)-piplartine against cutaneous leishmaniasis is demonstrated in an in vivo model [3
The beneficial health effects demonstrated by the pure secondary metabolites present in plants consumed in any region of the globe, promote these plants in addition to their possible nutritional value. Likewise, the health effects of semi-pure fractions from plant extracts chemically characterized may contribute to increase the value of these species.
The anthocyanins are a group of flavonoid derivatives which exhibit a broad range of bioactivities, such as antioxidant, antimicrobial and anti-inflammatory, and they can cross the blood-brain barrier acting on neurodegenerative targets. Wen et al. [4
] present an optimized method for isolation of a rich-anthocyanins fraction from Aronia melanocarpa
(Michx.) Elliott edible fruits, mainly constituted by four cyanidin 3-O
-glycosides, and demonstrate, using an in vivo model, the neuroprotective effect of this fraction by improve spatial memory and protect against amyloid-β toxicity.
Compared with olive oil, the chemical composition and potential beneficial effects of olive leaves are still poorly investigated. Taamalli et al. [5
] study the chemical composition of supercritical CO2
extracts from fresh and dried olive leaves and their effect on hepatotoxicity caused by CCl4
in a rat model. The authors identify and quantify 16 compounds (phenolic and terpenoid compounds) on the extracts being their composition significantly distinct. The in vivo study shows the hepatoprotective effect of both olive leaves extracts, due to significant improvement in hepatic fibrosis, biochemical parameters, and oxidative stress level after CCl4
-induced liver damage.
The edible infusion of bark from Lycium minutifolium
J. Remy is used in Chilean traditional medicine to treat especially gastrointestinal disorders. This infusion and the ethyl acetate extract were studied by Rodriguez et al. [6
] to identify the major secondary metabolites constituents (phenolic acids, flavonoids, coumarins, tropane and spermine alkaloids) and to obtain scientific data on the beneficial effect of these extracts, using an in vivo model and elucidating the action mechanism, to support its known gastroprotective properties. The edible infusion, at 100 mg/Kg, exhibit gastroprotective effect, on HCl/EtOH-induced gastric lesions in mice, higher than the ethyl acetate extract at same dose, and similar to the positive control at 30 mg/Kg.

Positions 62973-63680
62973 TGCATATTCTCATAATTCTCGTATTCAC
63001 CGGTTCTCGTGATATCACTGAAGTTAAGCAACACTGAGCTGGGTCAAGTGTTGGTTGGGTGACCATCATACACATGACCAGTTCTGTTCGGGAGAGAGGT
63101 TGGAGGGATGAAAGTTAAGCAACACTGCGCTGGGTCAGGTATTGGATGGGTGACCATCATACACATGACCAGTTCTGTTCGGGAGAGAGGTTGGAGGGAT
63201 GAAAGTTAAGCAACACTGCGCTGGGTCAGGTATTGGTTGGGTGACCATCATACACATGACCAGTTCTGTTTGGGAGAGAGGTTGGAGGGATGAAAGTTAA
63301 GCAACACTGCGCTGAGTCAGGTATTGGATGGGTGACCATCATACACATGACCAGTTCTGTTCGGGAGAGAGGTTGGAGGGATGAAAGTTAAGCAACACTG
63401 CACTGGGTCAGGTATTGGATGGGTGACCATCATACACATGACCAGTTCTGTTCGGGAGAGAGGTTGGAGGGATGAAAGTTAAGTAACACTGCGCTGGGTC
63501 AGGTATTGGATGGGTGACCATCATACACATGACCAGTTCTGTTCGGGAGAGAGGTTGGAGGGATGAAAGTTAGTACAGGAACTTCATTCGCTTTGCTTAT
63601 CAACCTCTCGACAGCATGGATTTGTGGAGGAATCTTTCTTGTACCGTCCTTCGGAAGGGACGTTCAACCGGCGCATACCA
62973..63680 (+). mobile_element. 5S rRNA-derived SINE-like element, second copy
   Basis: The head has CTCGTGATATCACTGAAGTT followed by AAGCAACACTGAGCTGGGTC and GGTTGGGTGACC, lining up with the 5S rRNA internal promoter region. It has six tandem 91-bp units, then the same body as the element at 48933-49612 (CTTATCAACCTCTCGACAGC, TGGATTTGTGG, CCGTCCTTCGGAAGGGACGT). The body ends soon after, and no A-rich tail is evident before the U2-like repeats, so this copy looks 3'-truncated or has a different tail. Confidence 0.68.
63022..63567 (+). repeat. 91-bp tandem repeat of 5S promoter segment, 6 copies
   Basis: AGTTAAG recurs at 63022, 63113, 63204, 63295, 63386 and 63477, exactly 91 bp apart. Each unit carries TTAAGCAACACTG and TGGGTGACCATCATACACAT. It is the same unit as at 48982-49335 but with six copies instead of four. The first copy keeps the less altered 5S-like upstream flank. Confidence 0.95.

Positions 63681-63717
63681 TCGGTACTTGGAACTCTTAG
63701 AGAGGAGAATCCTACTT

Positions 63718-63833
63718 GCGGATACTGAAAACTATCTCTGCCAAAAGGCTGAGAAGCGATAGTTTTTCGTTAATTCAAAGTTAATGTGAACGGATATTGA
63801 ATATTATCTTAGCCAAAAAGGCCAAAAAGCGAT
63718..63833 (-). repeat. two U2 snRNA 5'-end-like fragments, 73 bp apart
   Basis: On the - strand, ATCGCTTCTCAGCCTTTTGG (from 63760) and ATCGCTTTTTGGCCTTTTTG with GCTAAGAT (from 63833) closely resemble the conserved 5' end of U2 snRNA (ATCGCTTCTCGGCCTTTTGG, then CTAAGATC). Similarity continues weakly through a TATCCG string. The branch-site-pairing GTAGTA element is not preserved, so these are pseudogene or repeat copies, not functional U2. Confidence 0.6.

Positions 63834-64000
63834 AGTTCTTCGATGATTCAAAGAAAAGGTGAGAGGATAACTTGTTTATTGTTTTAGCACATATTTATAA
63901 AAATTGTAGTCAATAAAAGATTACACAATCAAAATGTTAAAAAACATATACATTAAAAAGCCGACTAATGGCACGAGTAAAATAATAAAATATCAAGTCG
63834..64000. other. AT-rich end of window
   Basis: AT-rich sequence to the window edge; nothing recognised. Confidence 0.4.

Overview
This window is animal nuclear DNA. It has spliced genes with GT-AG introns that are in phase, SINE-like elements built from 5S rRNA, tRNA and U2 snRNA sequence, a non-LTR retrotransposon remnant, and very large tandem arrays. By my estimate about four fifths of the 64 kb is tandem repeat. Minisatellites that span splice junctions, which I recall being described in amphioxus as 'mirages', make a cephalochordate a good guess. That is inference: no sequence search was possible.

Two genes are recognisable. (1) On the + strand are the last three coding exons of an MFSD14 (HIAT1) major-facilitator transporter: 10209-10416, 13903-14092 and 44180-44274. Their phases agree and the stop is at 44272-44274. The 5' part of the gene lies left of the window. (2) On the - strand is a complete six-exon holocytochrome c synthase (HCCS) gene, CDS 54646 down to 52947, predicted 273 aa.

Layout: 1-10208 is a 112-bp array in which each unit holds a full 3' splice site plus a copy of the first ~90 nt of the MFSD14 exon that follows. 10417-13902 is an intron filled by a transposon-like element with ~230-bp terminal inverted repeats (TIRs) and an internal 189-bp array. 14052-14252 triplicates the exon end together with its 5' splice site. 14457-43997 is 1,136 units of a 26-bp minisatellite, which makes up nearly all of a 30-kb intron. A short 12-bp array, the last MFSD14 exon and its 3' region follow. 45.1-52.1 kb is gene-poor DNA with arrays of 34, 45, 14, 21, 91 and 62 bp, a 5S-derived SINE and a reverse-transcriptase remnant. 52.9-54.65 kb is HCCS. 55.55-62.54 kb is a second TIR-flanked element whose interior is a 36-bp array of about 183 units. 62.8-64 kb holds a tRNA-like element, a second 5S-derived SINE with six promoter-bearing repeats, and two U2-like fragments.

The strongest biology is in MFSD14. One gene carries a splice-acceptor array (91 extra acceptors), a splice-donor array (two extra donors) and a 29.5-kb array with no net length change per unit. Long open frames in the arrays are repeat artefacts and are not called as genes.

Secondary metabolites biosynthesized by plant should not only be seen as potential pharmacological agents. Hossen et al. [7
] demonstrate the allelopathic effect of Wedelia chinensis
(Osbeck). Extracts of Wedelia chinensis
exhibited high inhibitory activity against the root and shoot growth of cress, alfalfa, rapeseed, lettuce, foxtail fescue, Italian ryegrass, timothy, and barnyard grass and could be used for the biological control of weeds. Vanillic acid and gallic acid, isolated from the aqueous methanol extracts significantly arrested the growth of cress and Italian ryegrass seedlings. The concentrations of vanillic acid and gallic acid needed for 50% inhibition (I50
values) of the seedling growth of the cress and Italian ryegrass were 0.04–15.4 and 0.45–6.6 mM, respectively.
Several of the published articles on this special issue, in addition to identifying secondary metabolites, evaluate the variation of their content according to the cultivation conditions, between varieties and between different morphological parts of plant.
Hernández et al. [8
] describe the phenolic, carotenoid and chlorophyll profile of lamb’s lettuce (Valerianella locusta
L. Laterr.), a vegetable used in various salads. LC/MS/MS analysis led to identification of 35 phenolic compounds including hydroxybenzoic and hydroxycinnamic acids, flavanols and flavanones. β
-Carotene and lutein were the major carotenoids. It has also been found that different fertilization doses and salinity levels affected the concentrations of some compounds. The obtained results highlight the importance of these factors on the final metabolites contents of lamb’s lettuce.
In another study, the differences between two subspecies: Origanum vulgare
L. subsp. hirtum
(Link) Ietsw. (Greek oregano) and Origanum vulgare
L. subsp. vulgare
(common oregano) growing in cultivation conditions within temperate climate of Central Europe were examined [9